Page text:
Abbott Border Order Sparks Fears of 'Invasion' Rhetoric, Racial Profiling

Texas Democrats and activists are warning that Governor Greg Abbott's executive order on immigration offers dangerous echoes of the hardline SB-1070 Arizona law that led to racial profiling of Latinos and was overturned by the Supreme Court in 2012.

Announced on Thursday, Abbott's executive order is the latest in a year of controversial high-profile border policies meant to blunt what he and other Republicans say is the failure of the Biden administration to stem a growing border crisis.

The order authorizes the Texas National Guard and the Texas Department of Public Safety (DPS) to apprehend undocumented immigrants who cross the border between ports of entry and return them to the border. It also seeks to get Texas in the business of immigration enforcement, which is the purview of the federal government, and was at issue when Arizona tried to make its own immigration law with SB-1070.

Abbott said that by failing to faithfully execute the immigration laws enacted by Congress, Biden has "abandoned the covenant" in Article IV, section 4 of the Constitution, that the U.S. "shall protect each [State in this Union] against Invasion."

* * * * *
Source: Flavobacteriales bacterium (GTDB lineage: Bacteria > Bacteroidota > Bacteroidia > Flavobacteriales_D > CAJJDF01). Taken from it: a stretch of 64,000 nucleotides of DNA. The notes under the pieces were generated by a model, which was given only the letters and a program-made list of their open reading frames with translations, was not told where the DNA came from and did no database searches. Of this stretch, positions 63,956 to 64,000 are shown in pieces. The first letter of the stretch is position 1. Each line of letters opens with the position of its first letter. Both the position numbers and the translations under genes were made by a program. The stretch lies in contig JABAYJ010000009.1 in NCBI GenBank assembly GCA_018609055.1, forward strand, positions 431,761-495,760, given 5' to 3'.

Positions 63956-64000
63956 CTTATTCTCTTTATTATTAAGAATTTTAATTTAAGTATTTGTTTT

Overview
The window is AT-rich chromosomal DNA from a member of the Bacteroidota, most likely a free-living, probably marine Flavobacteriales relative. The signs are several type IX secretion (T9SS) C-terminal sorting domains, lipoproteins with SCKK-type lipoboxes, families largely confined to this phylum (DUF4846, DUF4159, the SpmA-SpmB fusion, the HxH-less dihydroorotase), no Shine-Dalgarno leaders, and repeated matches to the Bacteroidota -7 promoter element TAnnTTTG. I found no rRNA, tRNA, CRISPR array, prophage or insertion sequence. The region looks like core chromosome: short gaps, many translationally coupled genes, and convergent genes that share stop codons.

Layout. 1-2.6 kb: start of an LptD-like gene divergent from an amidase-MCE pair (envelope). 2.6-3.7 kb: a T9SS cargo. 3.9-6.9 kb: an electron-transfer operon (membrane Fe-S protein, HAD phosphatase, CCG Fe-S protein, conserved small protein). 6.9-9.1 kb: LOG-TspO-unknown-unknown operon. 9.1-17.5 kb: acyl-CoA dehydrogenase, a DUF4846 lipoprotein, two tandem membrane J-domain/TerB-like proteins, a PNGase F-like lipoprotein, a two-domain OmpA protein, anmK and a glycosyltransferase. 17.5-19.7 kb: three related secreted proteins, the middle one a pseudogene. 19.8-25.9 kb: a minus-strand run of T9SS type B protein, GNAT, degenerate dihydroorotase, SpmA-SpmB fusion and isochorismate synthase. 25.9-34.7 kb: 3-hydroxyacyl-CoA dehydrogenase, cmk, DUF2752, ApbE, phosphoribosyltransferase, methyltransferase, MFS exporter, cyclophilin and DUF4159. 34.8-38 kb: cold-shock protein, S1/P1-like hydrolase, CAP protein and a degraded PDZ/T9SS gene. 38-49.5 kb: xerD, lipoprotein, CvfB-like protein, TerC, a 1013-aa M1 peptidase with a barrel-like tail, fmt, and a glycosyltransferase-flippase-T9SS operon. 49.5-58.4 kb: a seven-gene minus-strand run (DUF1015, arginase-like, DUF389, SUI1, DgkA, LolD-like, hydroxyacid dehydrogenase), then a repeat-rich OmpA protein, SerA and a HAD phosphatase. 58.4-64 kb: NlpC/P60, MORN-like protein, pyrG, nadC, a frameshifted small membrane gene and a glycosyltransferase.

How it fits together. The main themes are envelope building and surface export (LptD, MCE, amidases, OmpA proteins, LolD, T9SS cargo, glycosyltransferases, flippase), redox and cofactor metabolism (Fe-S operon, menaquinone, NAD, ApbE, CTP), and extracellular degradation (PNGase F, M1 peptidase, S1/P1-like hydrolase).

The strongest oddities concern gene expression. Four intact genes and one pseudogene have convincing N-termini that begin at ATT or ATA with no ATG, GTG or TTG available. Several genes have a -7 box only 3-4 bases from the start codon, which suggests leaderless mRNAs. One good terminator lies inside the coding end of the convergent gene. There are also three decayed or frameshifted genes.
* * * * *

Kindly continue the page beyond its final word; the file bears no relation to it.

The order, and Abbott's comments about it, drew strong rebukes from Democrats.

"This is unconstitutional, dangerous, and irresponsible," tweeted Democratic Representative Veronica Escobar, who represents El Paso. "This isn't an invasion and he knows it."

greg abbott border
Texas Governor Greg Abbott tours the US-Mexico border at the Rio Grande River in Eagle Pass, Texas, on May 23, 2022, just days after a Louisiana federal judge had blocked the Biden administration from ending Title 42, a pandemic-related border restriction that allows for the immediate expulsion of asylum-seekers and other migrants. ALLISON DINNER/AFP/Getty Images

Mario Carrillo, the campaigns manager for the immigration advocacy organization America's Voice, told Newsweek that the order recalls the racial profiling of SB-1070, and could make his parents who are U.S. citizens that live in El Paso a target.